The Anxious Storyteller
I sit here writing these words in one of my local coffee shops. It’s a rare treat to the leave our home for a adventure other than food shopping and dog walks.
My anxiety is kept at bay as I lose myself in losing myself. I’ve overdosed on carbs, sugar, coffee and a miniature bottle of gin I smuggled in to mask the bitterness of the caffeine. A familiar friend who has always been eager to work with me to feed my creativity.
Since Naz passed away I have been forced into learn how to keep myself company and slowly make friends with the new enemy of the peace… anxiety.
My anxiety has now reached the age of puberty and has progressively found new, often surprising, but always unwelcome ways of asserting its position in my life as the alpha dominant character.
In the first five years after Naz passed I was consumed in grief and pain. An overwhelming burden of guilt, sadness, emptiness, loss and confusion. This raging ball of fire was so intense I hardly ever slept, and when I did I hoped I would dream rather be dragged kicking and screaming into the pits of hell that existed when I was awake.
My body and legs permanently lived in a state of pins and needs. My heart was already broken in pieces. My mind barely hung together. I was lucky to get through a whole day without occupying at least one emotional or mental breakdown. Crying was the norm. Poker face was my way presenting a facade that falsely let everyone know that I might be okay.
In 2019, after the five year anniversary of the losing my darling Naz this pain started to subside. The sense of urgency – a daily race to get somewhere – started to diminish. I’d made a film that documented part of our journey. We’d celebrated Naz’s life in a truly uplifting event for called ‘An Evening to Find Acceptance’ in London’s iconic Cinema Museum. We’d also launched Out and Proud Parents Day on the same day. An incredible annual event, held on 30th July (the same day that Naz passed away) that challenged the very reasons why we believe my Naz sadly took his own life.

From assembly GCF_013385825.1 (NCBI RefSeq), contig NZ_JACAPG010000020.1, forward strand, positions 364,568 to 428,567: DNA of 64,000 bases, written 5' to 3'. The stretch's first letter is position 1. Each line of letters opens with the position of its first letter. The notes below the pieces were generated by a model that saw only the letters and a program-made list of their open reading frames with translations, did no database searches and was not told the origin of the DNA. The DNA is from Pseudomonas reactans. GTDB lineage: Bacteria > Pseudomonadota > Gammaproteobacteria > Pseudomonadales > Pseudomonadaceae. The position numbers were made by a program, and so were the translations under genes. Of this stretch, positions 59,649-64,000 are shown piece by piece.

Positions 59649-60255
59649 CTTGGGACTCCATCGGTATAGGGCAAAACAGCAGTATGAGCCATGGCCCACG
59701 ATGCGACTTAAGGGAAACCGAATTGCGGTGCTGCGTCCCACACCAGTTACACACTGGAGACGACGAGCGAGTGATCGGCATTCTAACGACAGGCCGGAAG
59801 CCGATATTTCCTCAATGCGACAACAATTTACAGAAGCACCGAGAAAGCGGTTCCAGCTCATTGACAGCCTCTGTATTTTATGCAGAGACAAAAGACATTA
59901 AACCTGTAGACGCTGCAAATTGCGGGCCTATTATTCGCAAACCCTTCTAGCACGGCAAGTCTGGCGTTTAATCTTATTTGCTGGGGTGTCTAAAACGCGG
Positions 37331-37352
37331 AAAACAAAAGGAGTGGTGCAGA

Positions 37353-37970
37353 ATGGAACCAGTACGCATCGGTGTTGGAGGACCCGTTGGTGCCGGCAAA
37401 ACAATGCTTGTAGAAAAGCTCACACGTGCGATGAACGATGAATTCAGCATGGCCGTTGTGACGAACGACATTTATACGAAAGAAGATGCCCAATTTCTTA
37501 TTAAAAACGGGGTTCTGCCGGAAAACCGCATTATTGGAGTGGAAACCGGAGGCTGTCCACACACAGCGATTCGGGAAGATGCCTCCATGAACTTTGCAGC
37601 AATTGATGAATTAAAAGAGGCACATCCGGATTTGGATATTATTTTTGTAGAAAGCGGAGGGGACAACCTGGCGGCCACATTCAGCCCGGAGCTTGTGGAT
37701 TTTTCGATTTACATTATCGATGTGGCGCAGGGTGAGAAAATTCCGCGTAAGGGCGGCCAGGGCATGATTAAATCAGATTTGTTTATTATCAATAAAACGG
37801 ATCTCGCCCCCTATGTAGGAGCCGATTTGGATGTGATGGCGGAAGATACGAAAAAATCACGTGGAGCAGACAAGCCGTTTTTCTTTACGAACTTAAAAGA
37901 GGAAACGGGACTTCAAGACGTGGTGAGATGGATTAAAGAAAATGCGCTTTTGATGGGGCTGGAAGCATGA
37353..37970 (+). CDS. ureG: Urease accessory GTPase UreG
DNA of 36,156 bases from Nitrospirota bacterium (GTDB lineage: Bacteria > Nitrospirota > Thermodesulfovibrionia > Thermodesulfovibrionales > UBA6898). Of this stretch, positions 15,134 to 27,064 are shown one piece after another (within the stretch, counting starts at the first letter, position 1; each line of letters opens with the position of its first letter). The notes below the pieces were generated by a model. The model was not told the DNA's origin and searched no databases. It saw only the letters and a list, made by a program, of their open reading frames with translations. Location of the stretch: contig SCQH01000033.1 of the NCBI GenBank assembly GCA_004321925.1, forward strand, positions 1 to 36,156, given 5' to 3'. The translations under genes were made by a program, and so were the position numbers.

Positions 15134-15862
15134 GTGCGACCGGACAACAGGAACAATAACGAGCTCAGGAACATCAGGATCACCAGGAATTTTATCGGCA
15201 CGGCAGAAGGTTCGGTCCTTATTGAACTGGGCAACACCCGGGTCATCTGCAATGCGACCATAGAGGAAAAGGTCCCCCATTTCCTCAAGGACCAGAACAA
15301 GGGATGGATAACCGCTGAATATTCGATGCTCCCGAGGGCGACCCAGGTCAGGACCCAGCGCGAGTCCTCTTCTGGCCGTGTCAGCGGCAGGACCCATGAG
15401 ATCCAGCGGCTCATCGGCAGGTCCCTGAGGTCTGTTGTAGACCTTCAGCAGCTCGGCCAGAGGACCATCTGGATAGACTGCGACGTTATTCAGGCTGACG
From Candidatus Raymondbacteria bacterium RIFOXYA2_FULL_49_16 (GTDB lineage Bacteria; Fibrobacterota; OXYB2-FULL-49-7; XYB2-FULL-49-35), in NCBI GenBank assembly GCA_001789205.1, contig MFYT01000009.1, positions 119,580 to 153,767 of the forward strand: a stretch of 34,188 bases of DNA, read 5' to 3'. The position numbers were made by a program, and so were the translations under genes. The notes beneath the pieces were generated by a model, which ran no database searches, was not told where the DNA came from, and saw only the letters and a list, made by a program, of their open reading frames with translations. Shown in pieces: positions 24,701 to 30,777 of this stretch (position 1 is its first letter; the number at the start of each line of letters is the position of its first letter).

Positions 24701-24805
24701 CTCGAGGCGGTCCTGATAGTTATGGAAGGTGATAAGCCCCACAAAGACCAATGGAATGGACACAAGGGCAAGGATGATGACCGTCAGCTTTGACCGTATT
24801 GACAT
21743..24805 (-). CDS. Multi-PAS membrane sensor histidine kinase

But as the pain in my body receded, I was left to exist within a scarred shell of a body. An empty shell that was void of any feeling inside, part from a feeling of numbness. I’m now left with a seeming impossible target of finding any experience that will give me the opportunity to start feeling something inside again… providing that feeling isn’t anxiety.
Anxiety is a bitch. A big, bad, mother loving bitch blocker. I wished I’d never met them. Right now they are the destroyer of my dreams. A bridge that doesn’t want to be crossed. A friend I do not want to have. A relationship that needs a divorce.
In the future I’ll write again about my battle with anxiety in the hope that talking about it will help someone else, and one day will lead me through to the other side.
Anxiety is the missing stage of grief that not enough people talk about.